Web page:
THE SUMMIT meeting of Morocco's King Hassan II and Israel's Shimon Peres was being written off in many quarters, including some in Israel, even before it ended. The hard-pressed king is only trying to earn points in Washington, it was said; lame duck Peres is looking for a diplomatic splash to extend his lease on the prime minister's office. It was observed that the king asked his guest to endorse the two broad Arab demands, dealing with the PLO and withdrawing from occupied lands, and Mr. Peres said no. ''Since you refuse those two fundamental priorities,'' the king said, ''let's stop and say goodbye.''
But really now, did anyone expect ''fundamental'' change, in two days? Or expect either summiteer to act against his political interest? The summit would have been useful enough just to show that, nearly a decade after Anwar Sadat's flight to Jerusalem, a second Arab leader has the courage and maturity to accept 1) direct and 2) acknowledged meetings with Israel. Only by this method can progress come -- and not only for Israelis. They have a surpassing interest in demonstrating that, when a channel is opened, Arabs at the other end are rewarded for their pains.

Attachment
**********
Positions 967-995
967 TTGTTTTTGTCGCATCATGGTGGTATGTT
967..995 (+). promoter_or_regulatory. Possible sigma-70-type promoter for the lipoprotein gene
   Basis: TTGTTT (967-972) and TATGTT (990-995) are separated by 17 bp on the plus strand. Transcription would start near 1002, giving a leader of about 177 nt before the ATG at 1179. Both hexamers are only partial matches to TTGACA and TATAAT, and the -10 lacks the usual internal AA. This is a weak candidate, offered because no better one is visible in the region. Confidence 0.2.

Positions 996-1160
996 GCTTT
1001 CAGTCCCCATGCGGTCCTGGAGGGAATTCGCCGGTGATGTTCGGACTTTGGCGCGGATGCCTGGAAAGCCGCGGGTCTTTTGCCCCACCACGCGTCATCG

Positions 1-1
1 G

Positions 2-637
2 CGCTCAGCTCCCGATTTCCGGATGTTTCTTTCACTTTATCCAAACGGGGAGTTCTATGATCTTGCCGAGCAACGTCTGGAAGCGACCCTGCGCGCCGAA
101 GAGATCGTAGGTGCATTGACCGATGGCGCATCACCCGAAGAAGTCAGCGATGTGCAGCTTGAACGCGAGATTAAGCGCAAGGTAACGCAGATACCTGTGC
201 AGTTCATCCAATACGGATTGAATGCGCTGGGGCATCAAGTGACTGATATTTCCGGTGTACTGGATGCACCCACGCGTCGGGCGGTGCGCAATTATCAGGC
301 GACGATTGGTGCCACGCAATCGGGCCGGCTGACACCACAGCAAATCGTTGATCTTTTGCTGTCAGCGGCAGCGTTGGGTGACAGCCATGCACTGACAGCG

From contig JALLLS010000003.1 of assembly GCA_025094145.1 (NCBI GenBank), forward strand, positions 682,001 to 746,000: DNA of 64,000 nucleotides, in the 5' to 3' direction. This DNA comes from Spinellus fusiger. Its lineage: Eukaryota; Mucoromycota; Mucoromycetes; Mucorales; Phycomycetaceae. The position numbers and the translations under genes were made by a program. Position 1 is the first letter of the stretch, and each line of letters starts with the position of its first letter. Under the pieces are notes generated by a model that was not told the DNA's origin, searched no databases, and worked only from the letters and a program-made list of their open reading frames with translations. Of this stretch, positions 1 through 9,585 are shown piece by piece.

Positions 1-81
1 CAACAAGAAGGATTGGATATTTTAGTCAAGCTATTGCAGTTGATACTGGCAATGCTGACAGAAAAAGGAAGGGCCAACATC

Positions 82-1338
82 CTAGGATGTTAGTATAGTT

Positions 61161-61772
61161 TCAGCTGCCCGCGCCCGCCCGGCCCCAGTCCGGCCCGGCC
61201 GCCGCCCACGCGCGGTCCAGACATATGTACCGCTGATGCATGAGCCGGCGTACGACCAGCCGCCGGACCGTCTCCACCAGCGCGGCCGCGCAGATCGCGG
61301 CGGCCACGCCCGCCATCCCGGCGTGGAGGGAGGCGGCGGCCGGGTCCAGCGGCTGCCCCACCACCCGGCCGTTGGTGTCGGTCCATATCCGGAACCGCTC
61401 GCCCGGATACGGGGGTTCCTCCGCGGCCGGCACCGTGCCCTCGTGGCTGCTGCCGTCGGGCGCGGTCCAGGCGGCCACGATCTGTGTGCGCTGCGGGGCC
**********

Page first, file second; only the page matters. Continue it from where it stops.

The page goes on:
A minuet took place over the king's effort to provide himself political cover by drawing about him an Arab League mandate. In receiving Mr. Peres at the front door, he clearly was conducting the national policy of a sovereign state, one whose special situation has drawn it toward civility with Israel even though a formal state of belligerency still holds. But the king also has the status of being chairman of the last Arab summit, at Fez in 1982, and so he was in a position to carry to Mr. Peres the Arab peace proposal adopted at that time. From an official Israeli perspective, the Fez Plan has more minuses than pluses; no negotiations are known to have taken place on it after 1982. But as part of the bargaining before and at his meeting in Morocco, Mr. Peres agreed, in a coveted joint statement, to have his talks with the king described as ''devoted essentially'' to a study of Fez.
Arab-Israeli peace-making has been at a low ebb -- too low for either side to ignore even modest possibilities now. The peace between Jerusalem and Cairo is ''cold.'' The bargaining connection that Jordan's King Hussein tried to make with the PLO's Yasser Arafat never got made. Syria, which this week broke relations with Morocco, remains moored in hard-line concrete. The United States seems to have retreated to the diplomatic sidelines in the area, disappointing those Arabs and others who regard Washington as the necessary catalyst but leaving others saying that Arabs and Israelis must make peace for themselves. This is the uncertain but intriguing context in which the Morocco summit falls.